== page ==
On a recent break from Iraq, I found myself sitting in Washington, D.C., at a bar on Connecticut Avenue within walking distance from the White House. I was there catching up with a longtime friend, who was eager to hear stories about life in the world's most prominent war zone. I explained that on average daily existence is a mix of thrills, horror and boredom. Whole afternoons pass in which nothing much happens as I sit in TIME's Baghdad bureau outside the Green Zone, essentially under house arrest since kidnapping threats make venturing out too dangerous even with a squad of bodyguards. Other days I spend on embed with the U.S. military, where soldierly doldrums are punctuated by episodes of high adventure. One moment you're eating a plate of tasteless food in a chow hall. Hours later you're right behind U.S. troops as they kick in a door where insurgents might he hiding.
And then there are the explosions, which go off around you in Iraq at varying distances from time to time wherever you go. After hearing all this, my friend asked: What does it feel like, physically, when a bomb goes off?
I struggled to explain it then, but I've been thinking about it ever since off and on, especially in the aftermath of a car bomb a few days ago that killed an estimated 10 people a few blocks from where I live.
The truth is, each one is a little different. I got my first feel for explosions in Afghanistan in December of 2001, when I was reporting on the siege of Tora Bora. A volley of mortars fell on a front-line position I visited one day. The fear stands out most in my mind when conjuring the memory. I remember thinking: "Run, don't die here. Run, don't die here" over and over again. But physically? Well, when the closest mortar fell atop a large rock under which I was cowering, the sensation was like being punched hard in the back of the head with a big fist while someone threw rocks in my face at the same time.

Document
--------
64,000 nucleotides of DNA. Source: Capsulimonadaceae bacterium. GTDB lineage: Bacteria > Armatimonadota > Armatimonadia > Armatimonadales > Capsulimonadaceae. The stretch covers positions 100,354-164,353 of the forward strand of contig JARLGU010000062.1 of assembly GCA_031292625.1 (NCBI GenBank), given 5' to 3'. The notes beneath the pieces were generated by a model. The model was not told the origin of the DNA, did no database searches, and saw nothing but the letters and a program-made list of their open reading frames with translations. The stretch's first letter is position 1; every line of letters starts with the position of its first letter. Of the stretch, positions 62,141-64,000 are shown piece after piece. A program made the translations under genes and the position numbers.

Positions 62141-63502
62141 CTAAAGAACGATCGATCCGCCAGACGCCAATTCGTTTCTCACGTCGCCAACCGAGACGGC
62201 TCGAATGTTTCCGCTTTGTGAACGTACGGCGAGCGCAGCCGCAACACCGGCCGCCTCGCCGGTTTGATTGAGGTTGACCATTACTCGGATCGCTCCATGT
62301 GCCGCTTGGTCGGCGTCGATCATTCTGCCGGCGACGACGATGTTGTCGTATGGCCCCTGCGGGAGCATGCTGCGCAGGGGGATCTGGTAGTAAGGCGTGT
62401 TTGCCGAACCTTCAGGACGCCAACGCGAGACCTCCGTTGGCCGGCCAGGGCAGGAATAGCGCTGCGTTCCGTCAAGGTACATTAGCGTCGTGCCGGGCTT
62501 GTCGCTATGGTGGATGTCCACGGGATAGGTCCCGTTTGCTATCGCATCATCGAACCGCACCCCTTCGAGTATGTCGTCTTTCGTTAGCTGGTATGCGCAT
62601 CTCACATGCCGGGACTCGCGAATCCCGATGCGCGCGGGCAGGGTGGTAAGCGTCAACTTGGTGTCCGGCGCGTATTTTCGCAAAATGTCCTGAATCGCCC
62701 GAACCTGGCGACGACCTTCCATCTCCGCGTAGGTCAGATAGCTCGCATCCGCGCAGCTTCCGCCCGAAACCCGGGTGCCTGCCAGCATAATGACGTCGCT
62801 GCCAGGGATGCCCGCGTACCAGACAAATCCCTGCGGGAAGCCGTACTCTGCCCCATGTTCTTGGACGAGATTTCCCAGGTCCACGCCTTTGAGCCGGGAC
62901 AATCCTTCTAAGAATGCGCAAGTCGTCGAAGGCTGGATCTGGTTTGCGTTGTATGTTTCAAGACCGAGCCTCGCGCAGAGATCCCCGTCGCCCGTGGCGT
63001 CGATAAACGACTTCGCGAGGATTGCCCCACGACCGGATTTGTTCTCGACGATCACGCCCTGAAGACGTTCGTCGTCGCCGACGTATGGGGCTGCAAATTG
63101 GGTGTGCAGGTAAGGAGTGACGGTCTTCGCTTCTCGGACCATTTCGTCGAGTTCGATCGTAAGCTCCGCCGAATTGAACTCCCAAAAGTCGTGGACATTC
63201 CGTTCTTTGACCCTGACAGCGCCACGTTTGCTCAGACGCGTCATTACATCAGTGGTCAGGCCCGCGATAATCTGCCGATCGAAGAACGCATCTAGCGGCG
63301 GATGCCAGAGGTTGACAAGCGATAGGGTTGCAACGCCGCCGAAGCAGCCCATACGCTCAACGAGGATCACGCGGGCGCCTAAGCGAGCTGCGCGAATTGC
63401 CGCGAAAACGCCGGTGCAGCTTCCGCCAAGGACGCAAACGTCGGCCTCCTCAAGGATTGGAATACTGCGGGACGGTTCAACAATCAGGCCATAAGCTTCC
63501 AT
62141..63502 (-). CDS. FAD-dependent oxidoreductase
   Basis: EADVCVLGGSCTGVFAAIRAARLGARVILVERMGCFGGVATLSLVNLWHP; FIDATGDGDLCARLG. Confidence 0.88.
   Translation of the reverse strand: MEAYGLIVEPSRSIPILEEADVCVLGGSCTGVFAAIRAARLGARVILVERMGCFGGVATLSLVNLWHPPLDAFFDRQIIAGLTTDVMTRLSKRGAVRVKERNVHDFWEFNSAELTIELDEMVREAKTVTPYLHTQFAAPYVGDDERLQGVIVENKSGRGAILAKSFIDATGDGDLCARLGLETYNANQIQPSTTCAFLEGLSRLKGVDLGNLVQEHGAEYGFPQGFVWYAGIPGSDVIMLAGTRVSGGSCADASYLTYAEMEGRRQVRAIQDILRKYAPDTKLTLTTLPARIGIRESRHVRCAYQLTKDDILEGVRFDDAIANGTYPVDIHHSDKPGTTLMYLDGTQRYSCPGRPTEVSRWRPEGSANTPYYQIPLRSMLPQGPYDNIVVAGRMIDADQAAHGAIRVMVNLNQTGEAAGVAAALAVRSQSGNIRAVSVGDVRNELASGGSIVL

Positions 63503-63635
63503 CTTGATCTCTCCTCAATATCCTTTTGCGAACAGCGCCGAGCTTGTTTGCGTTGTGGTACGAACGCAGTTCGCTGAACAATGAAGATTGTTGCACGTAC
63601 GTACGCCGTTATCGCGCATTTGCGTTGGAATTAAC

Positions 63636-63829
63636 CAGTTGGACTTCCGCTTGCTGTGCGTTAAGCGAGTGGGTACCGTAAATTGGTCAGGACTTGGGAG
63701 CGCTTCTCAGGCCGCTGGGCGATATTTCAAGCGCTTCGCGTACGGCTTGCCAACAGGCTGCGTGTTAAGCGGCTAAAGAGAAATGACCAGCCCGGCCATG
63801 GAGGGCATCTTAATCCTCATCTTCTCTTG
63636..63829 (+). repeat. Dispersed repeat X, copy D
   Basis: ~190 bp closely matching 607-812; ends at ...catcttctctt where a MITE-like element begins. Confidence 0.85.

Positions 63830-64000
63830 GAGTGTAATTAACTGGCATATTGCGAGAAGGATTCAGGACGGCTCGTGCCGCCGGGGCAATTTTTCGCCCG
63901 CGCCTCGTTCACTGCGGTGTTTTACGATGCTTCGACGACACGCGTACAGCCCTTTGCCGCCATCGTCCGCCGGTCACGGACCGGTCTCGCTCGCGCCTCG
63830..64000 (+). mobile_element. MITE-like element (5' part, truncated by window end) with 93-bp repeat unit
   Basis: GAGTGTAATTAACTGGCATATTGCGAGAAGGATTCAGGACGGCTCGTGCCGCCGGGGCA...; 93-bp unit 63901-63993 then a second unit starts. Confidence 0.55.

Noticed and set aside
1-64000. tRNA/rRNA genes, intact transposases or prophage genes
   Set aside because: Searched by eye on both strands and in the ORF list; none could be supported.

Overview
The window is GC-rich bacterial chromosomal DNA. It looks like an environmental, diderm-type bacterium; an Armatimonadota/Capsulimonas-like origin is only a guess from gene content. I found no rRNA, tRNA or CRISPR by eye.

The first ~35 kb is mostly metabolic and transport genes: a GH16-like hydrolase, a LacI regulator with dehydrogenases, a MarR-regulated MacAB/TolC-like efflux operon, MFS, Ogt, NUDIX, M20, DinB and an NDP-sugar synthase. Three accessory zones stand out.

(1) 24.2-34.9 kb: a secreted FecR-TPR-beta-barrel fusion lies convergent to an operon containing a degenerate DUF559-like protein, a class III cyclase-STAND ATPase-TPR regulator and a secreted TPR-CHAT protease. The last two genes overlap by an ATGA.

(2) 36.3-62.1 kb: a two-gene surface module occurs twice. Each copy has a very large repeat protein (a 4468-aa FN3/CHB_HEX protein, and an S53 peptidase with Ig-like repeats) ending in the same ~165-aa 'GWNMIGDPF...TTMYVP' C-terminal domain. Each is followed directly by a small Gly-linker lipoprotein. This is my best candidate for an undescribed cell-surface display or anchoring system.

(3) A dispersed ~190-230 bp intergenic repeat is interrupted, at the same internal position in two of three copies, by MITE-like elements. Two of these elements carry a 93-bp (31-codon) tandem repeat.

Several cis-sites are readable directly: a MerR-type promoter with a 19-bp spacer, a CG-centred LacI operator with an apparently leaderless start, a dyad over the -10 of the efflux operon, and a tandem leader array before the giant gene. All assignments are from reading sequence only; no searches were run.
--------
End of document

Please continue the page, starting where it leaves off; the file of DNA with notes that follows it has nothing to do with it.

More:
I've felt at least a dozen other explosions in Iraq to some degree. Most often a blast somewhere in Baghdad echoes in the city as I sit in my bedroom/office, and it feels like a single beat from a bass drum at a rock concert. Sometimes the bombs are nearer, though. The one near the bureau the other day was close enough to feel in my jaw. There was the sound of the blast, the shake of the windows and the instinctive clamping of my mouth, which for a moment felt as though it were twisted shut with the sharp turn of a screwdriver.
Not long ago, I was in Diyala province, sitting in the back seat of a Humvee as it rolled down a dirt road on the outskirts of Baqubah. The roadside bomb we triggered went off directly under me. Luckily, it was relatively small, and the armor protected everyone inside from serious injury. But everyone was left in pain. The moment of the blast felt like ice picks plunging in both ears at once. A second later, thick whitish smoke filled the cab, and inhaling it instantly formed a throbbing headache comparable to my most vicious hangovers.
The worst sensation comes, of course, when the blast is nearest. In December, I was in Ramadi. After a short foot patrol with Marines, I walked back into the tiny base nestled on a bad street in the city. Minutes after I entered, a huge mortar slammed into the doorway through which I just passed. The entire building shook as though some huge hand had shoved it. Inside, I felt like my bones for a second had turned to metal, and someone had rung me with a sledgehammer.
This afternoon, I was walking near the site of the new U.S. embassy under construction in the Green Zone. I thought of going a little out of my way to stroll down the street it's on and have a look at how things are coming. But then I thought better of it. Mortars have been falling around there lately, so I moved away instead.